Just a few comments on throw bags:
* no, they are not just for playboating. They are a tripping tool as well;
* yes, you have to determine if you are going to set up safety before you run a set and place your bag(s) in an appropriate place to recover a swimmer;
* yes, when you recover a swimmer a lot of tension comes on the line. You need to belay the rope (and maybe have someone to belay the belayer). You need to sure of footing and know where you will pendulum swimmers into shore;
* yes, throw lines are only 70' long. That's about the maximum distance you can throw one;
* no, you can't use them for all situations. You may need a safety boat in some situations;
* there is indeed a pretty big literature on river rescue (although much of it says the same thing). I would recommend [i]Swiftwater Rescue[/i] by Slim Ray and [i]Whitewater Safety and Rescue[/i] by Franco Ferrero. I am sure there are plenty of others.

Author:  John Marshall [ June 15th, 2009, 7:45 am ]
Post subject:  Re: Capsize and Recover

Peter K
I have the Slim Ray book. Yes, it has lot of information about how to un-pin boats etc. What is missing in canoeing literature is much about self rescue on the fly. I wish I had the luxury of setting up a rescue plan at the bottom of a drop as you suggest. The reality is that I am running rivers with rapids that go on for a very long ways, and with only one or two boats.

Author:  Dan. [ June 15th, 2009, 7:59 am ]
Post subject:  Re: Capsize and Recover

I am a big fan of clipping a bag or two to the grab loop of the boat. If I swim grab the line swim to shore and then pendulum the boat.

It has its own set of dangers for sure. this works the best on the flats between rapids. I probably wouldn't try this in the middle of a hairy CIII or IV. 70' of rope connecting me to a swamped boat.... yeah not a fan.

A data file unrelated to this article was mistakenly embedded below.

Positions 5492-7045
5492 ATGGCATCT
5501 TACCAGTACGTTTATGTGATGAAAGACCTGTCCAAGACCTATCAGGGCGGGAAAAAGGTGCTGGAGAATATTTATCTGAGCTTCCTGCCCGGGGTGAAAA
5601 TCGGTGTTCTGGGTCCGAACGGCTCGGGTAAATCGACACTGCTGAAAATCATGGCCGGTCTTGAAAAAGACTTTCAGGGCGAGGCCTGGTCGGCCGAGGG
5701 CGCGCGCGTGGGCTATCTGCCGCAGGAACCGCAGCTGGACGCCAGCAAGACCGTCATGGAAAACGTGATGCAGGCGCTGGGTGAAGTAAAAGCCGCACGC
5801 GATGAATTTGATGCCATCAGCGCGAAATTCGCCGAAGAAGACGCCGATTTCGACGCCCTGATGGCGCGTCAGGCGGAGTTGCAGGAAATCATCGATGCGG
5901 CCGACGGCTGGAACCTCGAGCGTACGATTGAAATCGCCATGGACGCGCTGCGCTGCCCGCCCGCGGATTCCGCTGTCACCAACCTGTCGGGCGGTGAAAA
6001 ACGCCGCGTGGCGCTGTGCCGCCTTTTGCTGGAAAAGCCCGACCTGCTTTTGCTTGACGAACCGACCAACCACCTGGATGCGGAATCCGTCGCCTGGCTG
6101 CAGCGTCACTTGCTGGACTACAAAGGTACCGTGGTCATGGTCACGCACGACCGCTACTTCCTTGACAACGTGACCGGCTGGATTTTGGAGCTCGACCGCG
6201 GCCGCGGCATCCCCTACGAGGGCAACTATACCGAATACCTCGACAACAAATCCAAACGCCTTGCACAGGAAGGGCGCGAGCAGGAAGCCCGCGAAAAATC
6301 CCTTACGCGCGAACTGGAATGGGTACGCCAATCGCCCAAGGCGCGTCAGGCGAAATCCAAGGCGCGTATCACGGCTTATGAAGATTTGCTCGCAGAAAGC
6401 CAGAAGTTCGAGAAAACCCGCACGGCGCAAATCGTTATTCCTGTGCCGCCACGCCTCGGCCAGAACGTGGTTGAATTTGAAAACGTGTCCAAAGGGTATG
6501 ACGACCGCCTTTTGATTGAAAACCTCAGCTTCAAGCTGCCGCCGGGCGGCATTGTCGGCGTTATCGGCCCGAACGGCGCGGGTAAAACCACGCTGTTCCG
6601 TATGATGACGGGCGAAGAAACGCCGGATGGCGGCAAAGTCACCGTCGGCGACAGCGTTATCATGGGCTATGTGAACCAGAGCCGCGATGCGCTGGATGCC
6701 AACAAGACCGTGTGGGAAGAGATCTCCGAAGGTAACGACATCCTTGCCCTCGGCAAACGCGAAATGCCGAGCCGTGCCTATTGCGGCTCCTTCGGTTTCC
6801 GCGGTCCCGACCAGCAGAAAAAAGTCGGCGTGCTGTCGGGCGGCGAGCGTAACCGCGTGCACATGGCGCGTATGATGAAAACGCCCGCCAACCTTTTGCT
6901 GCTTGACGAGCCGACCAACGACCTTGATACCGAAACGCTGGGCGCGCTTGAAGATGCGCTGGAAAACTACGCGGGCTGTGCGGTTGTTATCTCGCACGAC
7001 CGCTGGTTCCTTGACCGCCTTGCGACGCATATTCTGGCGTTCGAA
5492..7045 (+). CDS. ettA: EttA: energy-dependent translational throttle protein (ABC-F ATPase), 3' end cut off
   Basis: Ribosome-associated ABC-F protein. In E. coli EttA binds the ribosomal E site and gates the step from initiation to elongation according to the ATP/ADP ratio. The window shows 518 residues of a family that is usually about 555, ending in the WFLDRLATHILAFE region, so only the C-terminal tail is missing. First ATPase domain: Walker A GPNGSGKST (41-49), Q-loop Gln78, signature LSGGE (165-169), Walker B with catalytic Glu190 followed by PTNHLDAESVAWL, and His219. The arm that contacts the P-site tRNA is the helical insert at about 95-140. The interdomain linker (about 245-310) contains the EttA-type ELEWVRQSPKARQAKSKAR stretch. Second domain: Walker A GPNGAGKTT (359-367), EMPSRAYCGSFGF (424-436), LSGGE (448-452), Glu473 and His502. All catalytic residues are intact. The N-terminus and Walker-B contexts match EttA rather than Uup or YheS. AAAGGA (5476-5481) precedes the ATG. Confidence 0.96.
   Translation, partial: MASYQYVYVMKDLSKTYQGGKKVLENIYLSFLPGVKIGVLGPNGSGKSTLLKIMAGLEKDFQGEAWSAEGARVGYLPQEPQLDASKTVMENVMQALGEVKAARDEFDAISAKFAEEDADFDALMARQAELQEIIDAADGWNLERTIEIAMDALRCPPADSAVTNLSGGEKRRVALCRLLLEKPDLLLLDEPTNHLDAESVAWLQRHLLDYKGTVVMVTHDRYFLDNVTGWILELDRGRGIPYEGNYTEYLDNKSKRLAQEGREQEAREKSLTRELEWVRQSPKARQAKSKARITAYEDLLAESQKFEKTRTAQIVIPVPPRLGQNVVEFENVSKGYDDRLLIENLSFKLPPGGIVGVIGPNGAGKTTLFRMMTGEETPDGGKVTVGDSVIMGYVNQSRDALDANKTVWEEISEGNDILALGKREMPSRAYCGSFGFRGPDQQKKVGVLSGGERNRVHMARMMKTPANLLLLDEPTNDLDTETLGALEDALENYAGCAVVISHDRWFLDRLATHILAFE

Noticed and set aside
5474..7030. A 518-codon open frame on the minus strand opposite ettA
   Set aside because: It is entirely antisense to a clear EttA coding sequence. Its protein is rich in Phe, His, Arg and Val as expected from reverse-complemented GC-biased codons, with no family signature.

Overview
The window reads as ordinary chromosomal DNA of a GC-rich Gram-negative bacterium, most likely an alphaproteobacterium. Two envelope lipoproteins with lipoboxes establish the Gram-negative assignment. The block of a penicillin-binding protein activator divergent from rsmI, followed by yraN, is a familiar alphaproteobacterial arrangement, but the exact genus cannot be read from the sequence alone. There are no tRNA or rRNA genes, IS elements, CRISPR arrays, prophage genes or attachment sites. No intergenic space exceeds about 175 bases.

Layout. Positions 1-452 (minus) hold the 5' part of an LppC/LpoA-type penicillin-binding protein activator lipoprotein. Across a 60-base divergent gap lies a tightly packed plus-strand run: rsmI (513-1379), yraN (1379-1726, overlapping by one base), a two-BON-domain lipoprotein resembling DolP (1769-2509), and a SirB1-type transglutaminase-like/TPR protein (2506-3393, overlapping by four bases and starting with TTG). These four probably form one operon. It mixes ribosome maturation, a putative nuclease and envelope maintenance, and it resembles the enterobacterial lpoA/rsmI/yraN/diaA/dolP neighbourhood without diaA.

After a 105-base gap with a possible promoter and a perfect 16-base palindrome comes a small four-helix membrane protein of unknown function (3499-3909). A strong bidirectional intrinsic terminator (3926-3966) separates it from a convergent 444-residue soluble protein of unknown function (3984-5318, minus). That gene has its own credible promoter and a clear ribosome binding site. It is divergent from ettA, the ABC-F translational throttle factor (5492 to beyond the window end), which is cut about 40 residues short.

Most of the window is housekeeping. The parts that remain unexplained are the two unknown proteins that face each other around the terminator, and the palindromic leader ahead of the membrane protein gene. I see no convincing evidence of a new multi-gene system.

Author:  ayates [ June 15th, 2009, 8:37 am ]
Post subject:  Re: Capsize and Recover

Someone mentioned the cost of a swift water rescue course at $400. Paddler Co-Op, in Palmers Rapids, Ontario, offers such a course for $175. I've taken it, and found it very educational. I didn't know how much I didn't know. Highly recommended course. I won't do whitewater trips with my Scouts unless I have at least two adults on the trip with this training.

No connection to Paddler Co-op other than a very satisfied customer.

I happen to have a private instance of this course being run in Palmers Rapids on the weekend of June 27-28. Being taught by the instructor I had, a level 2 Swift Water rescue instructor. We happen to have a few spots available on the course for a reduced rate. Contact me offline if anyone is interested.


Author:  John Marshall [ June 15th, 2009, 9:42 am ]
Post subject:  Re: Capsize and Recover

Sounds great only Palmer Rapids is several thousand miles away.

Author:  yarnellboat [ June 15th, 2009, 12:13 pm ]
Post subject:  Re: Capsize and Recover


If you can climb back into your boat alone in flatwater, and you're with other canoes on these rapids, I'd say your best bet is canoe-assisted recovery.

You could do a full canoe-over-canoe to empty the water if it's not too busy a rapid (I think you'd be surprised where some succesful canoe-over-canoes can be done). or you you can do what what you mentioned - just have another canoe support your swamped boat and clamber back in (ideally on the upstream side and without exposing your feet to the bottom).

Sure, you're then paddling a swamped canoe, but same with rolling. That sounds like the most effective way to get you out of the river.

You can climb back into a boat straight-on, or if you don't have the arm strength for that, you can get between the canoes, limbs on each boat and "roll" yourself into your canoe. This seems easier for people without the arm strength and has the advantage of not dangling your feet. But if you do have arm strength, the straight-in is probably faster.

Bottom line - rolling, throw ropes, canoe-over-canoe, climbing back into a supported swamped canoe... they all have one thing in common: you need to practice them, and the paddlers in your group need to have a mutual understanding of what's expected for rescue - what you're going to do and what they're going to do.

Anyway, if I were you, sounds like I'd #1 initiate a self-rescu and start swimming me & my gear to safety right away, and #2 if a rescue boat arrives alongside for support, climb back in. Whichever succeeds first.


Author:  Peter K. [ June 15th, 2009, 12:14 pm ]
Post subject:  Re: Capsize and Recover

If you are running long sets that you aren't prepared to swim and can't safety you are exceeding my comfort zone.

Author:  John Marshall [ June 15th, 2009, 12:37 pm ]
Post subject:  Re: Capsize and Recover

I guess I need to get my fellow paddlers together and organize some drills. The challenge is how to make it realistic, and relevant without being dangerous. Doing a canoe over canoe on a mill pond in August is very differant from doing a canoe over canoe in a fast moving river in April.